Table of Contents

Reforming the Postal Sector in the Face of Electronic Competition

Reforming the Postal Sector in the Face of Electronic Competition

Advances in Regulatory Economics series

Edited by Michael A. Crew and Paul R. Kleindorfer

In our increasingly technology-focused world, demand for traditional postal services is steadily shrinking. This timely volume examines the many challenges that the worldwide postal sector is facing as a result of growing electronic competition, and offers expert recommendations for reshaping postal structures to strengthen their competitiveness in an electronic age.

Chapter 5: A new governance model for US postal services

James I. Campbell Jr

Subjects: economics and finance, public sector economics


The United States Postal Service (USPS) is on the brink of collapse. Staggered by debts that it cannot repay, USPS is seeking legislative relief while threatening radical retrenchment. In Congress, prospective decline has evoked sharply contrasting visions of the future of the post. For some members of Congress, six-day, high-quality postal service to every corner of the country remains necessary to ‘bind the Nation together’ – the lifeline for those on the wrong side of the ‘digital divide’, the anchor of small and rural communities, the backbone of a vast subsector of the economy. For others, USPS is a bloated federal bureaucracy built for a bygone era – too many offices, too frequent deliveries, an excessive and overpaid workforce, run by a political board incapable of ‘right sizing’ a business being overtaken by new technologies. Neither vision commands a majority of lawmakers. Current proposals only postpone fundamental reform, while giving postal management detailed, but dubious, instructions on how to run a national postal system. This chapter proposes a more promising approach. Legislators, it will be argued, should focus less on what future postal services should entail and more on how such questions should be decided. A wiser strategy for governing the postal sector will provide a sounder and more enduring basis for managing postal services in the future.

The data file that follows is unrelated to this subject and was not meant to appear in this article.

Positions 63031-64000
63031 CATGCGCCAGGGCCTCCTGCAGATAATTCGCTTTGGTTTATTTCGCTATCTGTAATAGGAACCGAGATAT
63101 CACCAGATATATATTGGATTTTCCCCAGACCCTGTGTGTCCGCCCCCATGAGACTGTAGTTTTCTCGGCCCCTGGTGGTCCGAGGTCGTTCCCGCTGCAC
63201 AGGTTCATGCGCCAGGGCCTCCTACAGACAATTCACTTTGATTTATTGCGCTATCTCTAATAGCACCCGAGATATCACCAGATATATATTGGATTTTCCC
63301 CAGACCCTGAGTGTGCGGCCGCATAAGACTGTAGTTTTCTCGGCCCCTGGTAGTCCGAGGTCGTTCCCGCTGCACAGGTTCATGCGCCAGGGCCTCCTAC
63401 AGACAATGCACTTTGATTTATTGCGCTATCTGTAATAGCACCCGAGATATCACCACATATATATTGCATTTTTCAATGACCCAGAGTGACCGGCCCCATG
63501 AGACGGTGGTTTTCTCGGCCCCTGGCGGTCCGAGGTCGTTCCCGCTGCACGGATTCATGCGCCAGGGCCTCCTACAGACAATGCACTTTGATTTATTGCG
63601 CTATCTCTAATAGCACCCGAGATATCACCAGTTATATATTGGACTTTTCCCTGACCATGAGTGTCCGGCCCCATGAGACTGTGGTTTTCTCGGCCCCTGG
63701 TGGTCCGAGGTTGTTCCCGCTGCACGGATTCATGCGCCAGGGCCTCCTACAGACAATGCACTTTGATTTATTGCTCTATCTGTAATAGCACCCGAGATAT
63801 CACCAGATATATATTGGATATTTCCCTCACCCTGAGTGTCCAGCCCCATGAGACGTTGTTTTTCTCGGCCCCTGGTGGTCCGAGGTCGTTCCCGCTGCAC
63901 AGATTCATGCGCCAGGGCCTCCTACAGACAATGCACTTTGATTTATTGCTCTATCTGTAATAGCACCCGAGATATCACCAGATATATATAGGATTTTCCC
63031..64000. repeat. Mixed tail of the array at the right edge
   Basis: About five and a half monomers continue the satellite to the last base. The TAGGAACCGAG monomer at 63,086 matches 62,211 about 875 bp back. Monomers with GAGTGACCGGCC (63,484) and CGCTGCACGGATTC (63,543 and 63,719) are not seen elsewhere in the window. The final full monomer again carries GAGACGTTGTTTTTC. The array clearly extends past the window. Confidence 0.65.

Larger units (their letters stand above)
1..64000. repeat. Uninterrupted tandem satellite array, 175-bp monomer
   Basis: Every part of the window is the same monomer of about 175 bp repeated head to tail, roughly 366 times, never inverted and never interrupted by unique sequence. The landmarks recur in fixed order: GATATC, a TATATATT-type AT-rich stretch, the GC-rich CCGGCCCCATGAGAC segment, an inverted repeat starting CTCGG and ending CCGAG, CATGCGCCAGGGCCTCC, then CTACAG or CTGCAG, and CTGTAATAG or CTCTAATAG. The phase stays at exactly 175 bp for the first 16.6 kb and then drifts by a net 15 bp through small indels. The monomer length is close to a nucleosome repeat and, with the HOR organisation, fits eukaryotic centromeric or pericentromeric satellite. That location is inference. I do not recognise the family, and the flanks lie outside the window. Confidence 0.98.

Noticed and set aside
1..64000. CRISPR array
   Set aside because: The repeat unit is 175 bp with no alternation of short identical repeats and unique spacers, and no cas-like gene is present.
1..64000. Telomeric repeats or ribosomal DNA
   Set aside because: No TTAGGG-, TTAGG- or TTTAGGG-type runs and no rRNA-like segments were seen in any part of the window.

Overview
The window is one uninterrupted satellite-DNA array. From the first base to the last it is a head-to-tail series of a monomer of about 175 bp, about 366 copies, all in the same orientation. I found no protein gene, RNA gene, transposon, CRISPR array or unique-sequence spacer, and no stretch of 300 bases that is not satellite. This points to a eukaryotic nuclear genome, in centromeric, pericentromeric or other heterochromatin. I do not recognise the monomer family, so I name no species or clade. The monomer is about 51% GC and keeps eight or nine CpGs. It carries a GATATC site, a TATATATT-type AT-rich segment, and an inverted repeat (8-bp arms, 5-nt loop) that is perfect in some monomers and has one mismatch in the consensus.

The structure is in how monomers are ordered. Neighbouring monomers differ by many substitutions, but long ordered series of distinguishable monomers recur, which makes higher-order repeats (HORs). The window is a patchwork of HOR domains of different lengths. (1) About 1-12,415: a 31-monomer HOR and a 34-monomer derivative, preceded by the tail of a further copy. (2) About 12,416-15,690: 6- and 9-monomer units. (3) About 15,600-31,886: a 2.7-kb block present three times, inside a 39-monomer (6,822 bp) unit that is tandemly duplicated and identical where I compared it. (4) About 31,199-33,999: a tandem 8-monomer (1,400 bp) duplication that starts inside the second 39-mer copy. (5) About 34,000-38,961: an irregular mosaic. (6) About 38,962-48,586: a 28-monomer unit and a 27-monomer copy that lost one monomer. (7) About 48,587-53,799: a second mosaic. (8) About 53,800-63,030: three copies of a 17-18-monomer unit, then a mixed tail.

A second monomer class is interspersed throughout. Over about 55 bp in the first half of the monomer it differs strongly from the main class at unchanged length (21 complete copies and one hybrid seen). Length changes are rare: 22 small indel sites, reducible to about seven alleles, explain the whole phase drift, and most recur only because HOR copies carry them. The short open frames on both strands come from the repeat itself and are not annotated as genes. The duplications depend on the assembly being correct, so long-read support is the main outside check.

You are not authenticated to view the full text of this chapter or article.

Elgaronline requires a subscription or purchase to access the full text of books or journals. Please login through your library system or with your personal username and password on the homepage.

Non-subscribers can freely search the site, view abstracts/ extracts and download selected front matter and introductory chapters for personal use.

Your library may not have purchased all subject areas. If you are authenticated and think you should have access to this title, please contact your librarian.

Further information